Guidance at the national level

The AFM has published a consultation document on new guidelines for sustainability claims (see: link). The guidelines aim to provide clarity on the use of sustainability claims by financial undertakings and pension administrators and underpins the position of the AFM that sustainability is a supervisory priority.

The draft guidelines define a sustainability claim as "any communication with regard to sustainability provided by market parties to promote the entity and describe or promote the products and services that offers”. The draft guidelines cover a wide range of sustainability claims, including claims about the environmental, social, and governance (ESG) characteristics of an investment product or service.

The guidance covers sustainability claims made voluntarily by market participants (non-mandatory information), or to claims as part of mandatory information, to the extent that the relevant specific regulations do not already prescribe the format of the claim. The guidance does not intend to introduce any new obligations. Rather, it aims to provide guidance on proper handling of the existing disclosure standards. 

The AFM notes that consumer research shows that sustainable investors rely heavily on non-mandatory information from providers, including marketing information and website texts, and often have different sustainability expectations of products than is actually the case. While the guidance refers to consumer research, we believe it is equally relevant for institutional promotion.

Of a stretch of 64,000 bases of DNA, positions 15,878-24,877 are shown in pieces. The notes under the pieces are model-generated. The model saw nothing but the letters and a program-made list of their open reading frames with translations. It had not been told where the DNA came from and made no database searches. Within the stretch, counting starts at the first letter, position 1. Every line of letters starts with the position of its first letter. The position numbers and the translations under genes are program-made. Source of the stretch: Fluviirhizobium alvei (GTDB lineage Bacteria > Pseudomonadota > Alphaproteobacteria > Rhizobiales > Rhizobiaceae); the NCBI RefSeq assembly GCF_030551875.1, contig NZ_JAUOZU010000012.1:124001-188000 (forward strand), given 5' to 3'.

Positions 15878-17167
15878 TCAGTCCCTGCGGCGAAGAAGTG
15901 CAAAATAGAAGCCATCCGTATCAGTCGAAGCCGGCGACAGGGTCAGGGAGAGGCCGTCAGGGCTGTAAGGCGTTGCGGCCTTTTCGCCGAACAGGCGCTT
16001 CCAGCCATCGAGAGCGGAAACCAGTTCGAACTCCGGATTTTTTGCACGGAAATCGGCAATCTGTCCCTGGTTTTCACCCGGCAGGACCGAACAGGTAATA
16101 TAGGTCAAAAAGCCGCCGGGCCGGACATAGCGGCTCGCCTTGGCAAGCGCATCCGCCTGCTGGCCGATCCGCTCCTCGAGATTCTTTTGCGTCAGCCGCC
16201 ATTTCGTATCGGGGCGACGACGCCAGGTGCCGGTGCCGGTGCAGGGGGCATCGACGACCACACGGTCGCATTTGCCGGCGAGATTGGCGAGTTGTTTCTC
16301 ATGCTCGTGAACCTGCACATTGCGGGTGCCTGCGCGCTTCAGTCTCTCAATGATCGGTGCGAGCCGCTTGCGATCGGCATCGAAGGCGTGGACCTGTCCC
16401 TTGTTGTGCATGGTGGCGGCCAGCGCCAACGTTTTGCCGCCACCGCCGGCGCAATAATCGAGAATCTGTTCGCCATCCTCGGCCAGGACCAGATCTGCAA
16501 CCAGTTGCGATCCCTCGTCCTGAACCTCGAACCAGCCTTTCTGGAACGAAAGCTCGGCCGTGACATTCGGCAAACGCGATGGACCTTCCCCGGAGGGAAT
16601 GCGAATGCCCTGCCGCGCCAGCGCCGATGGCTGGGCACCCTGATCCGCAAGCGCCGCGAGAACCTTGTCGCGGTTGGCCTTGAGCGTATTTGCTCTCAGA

The draft guidelines set out a number of requirements for sustainability claims. These requirements include, in short form:

  • Claims must be correct, representative, and up-to-date.
  • Claims must be specific and based on reliable and verifiable information.
  • Claims must contain understandable, suitable and relevant information that is easy to locate and aligned.

The guidelines also set out a number of examples of sustainability claims that are likely to be misleading or deceptive, such as:

  • Claims that an investment product or service is "sustainable" or "green" without providing any supporting information.
  • Claims that an investment product or service has a positive impact on the environment, society or governance without providing any evidence to support such claims.
  • Using visuals that suggest more sustainable operations than actually is the case.

The publication of the guidelines is a positive development for the sustainable finance market in the Netherlands. It provides market parties with the AFM’s expectations when disclosing sustainability credentials of financial products and services.

The AFM is seeking feedback on the consultation document until 24 July 2023. The AFM will then consider the feedback and decide whether to publish a final guideline.

Guidance at the European level

The draft guidelines of the AFM are in part inspired by the Commission Notice on unfair business-to-consumer commercial practices dated 29 December 2021
(see: link) and the ESMA Supervisory Briefing on sustainability risks and disclosures in the area of investment management dated 31 May 2022 (see: link). 

A more recent publication at the European level is the Progress Report on Greenwashing, dated 31 May 2023 (see: link), which is the response of ESMA to the European Commission’s request for input on greenwashing risks and the supervision of sustainable finance policies. ESMA has been requested, together with EIOPA and EBA (the ESAs), to provide input.